Homeowner’s Guide to the SEER Rating

Homeowner’s Guide to the SEER Rating

 SEER ratingThe SEER rating of central air conditioners and heat pumps indicates how efficiently the appliance runs.

SEER stands for seasonal energy efficiency ratio. It’s expressed as a number that starts at 1 and can go as high as 30 or more. Higher SEER ratings indicate greater efficiency.

The U.S. Department of Energy (DOE) sets energy efficiency standards that the manufacturers have to meet. The minimum efficiency rating for southern states currently stands at 14 for both heat pumps and air conditioners.

How It’s Found

Each manufacturer has to test the energy efficiency of each model of central cooling systems and label the equipment accordingly. They test it by measuring the amount of electricity it takes a unit to cool an interior space to 80 degrees F over the course of a cooling season. Systems that use less electricity are more efficient and have higher SEER ratings.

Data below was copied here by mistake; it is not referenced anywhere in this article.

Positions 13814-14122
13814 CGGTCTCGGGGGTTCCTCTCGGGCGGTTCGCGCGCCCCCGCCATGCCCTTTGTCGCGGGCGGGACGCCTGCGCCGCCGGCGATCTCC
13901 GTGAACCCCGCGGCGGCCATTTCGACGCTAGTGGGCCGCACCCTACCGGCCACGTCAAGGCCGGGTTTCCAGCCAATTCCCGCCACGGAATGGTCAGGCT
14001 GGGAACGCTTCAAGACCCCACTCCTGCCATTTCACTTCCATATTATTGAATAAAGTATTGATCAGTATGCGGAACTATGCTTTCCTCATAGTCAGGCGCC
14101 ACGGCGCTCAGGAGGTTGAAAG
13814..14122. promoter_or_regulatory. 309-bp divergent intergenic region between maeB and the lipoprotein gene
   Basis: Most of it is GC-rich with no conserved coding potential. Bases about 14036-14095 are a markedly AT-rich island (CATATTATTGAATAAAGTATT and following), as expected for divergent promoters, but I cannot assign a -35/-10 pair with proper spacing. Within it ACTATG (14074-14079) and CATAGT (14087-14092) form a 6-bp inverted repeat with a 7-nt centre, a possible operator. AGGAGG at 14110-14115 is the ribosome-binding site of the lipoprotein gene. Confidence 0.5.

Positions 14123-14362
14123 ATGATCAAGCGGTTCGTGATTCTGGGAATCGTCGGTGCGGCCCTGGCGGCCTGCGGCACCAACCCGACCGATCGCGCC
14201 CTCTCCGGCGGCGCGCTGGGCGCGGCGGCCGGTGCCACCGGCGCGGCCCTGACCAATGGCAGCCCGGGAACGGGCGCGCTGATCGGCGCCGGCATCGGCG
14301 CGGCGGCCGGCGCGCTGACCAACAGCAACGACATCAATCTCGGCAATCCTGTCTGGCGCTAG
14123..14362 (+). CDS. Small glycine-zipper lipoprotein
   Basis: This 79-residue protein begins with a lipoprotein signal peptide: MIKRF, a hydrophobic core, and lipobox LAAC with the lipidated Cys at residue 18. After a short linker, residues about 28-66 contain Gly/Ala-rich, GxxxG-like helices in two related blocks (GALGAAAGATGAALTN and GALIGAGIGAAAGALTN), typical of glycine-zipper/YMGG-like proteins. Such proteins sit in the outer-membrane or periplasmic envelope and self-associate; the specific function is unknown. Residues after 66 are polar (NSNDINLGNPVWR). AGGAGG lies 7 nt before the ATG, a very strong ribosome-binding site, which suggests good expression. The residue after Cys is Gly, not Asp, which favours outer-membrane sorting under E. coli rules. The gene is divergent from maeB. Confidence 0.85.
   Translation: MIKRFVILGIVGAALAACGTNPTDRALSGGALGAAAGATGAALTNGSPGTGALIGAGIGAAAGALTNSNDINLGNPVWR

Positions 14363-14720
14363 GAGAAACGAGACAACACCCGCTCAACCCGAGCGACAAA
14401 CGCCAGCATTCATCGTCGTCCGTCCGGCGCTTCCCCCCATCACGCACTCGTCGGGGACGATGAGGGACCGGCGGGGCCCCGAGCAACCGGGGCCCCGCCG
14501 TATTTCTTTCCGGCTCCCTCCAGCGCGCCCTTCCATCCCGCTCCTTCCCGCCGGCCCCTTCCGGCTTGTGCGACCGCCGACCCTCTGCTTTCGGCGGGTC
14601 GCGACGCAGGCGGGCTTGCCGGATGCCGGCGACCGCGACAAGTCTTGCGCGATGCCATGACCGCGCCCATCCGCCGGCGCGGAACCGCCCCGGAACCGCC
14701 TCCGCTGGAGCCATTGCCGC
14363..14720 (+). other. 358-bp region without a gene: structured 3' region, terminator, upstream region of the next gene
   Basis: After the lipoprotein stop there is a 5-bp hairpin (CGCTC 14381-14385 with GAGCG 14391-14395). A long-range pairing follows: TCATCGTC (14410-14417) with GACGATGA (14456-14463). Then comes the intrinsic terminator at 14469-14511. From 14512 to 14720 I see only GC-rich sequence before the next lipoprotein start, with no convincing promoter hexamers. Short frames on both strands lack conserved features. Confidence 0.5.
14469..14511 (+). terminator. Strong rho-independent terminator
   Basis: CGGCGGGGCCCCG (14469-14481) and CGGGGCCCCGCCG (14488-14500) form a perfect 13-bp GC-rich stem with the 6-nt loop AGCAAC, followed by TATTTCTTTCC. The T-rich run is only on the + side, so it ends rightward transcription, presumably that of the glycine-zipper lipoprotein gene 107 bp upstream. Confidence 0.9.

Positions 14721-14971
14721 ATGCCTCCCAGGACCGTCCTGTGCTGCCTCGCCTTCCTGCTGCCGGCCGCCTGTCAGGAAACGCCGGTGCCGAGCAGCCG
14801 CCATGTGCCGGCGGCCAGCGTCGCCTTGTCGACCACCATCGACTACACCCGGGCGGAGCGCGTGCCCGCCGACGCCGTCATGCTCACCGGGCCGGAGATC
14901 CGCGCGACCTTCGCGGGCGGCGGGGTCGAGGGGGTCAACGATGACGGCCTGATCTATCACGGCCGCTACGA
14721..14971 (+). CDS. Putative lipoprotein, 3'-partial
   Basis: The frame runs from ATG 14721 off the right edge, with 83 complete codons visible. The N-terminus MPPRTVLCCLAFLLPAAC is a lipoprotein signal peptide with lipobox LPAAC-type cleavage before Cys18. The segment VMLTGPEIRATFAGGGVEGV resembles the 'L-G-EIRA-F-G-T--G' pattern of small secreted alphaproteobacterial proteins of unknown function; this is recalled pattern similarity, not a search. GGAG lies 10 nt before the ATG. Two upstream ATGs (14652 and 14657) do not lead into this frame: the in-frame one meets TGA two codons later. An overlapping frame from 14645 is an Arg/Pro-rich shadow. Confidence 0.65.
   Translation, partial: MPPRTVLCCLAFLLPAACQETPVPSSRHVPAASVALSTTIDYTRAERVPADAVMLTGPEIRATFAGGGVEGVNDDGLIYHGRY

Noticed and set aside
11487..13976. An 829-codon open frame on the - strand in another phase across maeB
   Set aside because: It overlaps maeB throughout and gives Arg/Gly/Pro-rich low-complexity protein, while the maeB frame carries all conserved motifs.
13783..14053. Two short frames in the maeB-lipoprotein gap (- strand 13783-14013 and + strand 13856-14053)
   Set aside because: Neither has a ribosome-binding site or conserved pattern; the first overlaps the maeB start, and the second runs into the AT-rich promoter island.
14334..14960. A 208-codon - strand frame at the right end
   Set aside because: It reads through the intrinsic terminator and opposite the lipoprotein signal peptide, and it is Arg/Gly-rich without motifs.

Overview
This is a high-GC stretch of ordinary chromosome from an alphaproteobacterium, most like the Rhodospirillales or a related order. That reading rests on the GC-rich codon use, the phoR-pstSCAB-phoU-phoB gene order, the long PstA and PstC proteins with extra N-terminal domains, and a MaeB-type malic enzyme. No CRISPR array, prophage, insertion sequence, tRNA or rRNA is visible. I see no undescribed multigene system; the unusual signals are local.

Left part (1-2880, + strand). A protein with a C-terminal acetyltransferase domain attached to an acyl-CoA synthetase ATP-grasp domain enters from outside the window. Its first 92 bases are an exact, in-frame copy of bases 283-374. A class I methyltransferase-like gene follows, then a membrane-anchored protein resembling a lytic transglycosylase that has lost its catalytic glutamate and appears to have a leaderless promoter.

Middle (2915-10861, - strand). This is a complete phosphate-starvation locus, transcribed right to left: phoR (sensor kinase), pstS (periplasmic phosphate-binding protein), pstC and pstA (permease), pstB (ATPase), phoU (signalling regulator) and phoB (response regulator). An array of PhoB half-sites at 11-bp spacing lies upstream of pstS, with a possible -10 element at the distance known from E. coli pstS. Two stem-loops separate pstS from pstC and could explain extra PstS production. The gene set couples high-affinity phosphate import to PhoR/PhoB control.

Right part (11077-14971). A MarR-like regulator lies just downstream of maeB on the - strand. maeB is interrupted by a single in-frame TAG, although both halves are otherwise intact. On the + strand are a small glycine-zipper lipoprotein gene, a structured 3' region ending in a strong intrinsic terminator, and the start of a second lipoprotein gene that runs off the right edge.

The Implications

Learning your system’s efficiency rating will give you insight into its performance and your energy bills. Taking it into account when selecting a new system will help you choose the right system for you. While equipment with high ratings generally cost more, you will see significant savings each month on your electric bills.

Each numeric increase in SEER ratings means that the equipment uses 10 percent less electricity. Replacing an old system with a SEER of 10 with a SEER of 14 will theoretically lower your electric bills by 40 percent. You’ll save money each time the system runs when you invest in more efficient systems. Considering the length and intensity of summers in Georgia, it makes financial sense to invest more up front for long term savings.

The easiest way to find an efficient system is to look for the Energy Star or Most Efficient label. The DOE has established these designations to make it easier for consumers to find highly efficient equipment.

The SEER rating is the fastest way to learn how efficiently air conditioners and heat pumps cool. If you’d like more information, contact Powers Heating & Cooling, providing HVAC services for Peachtree City homeowners.

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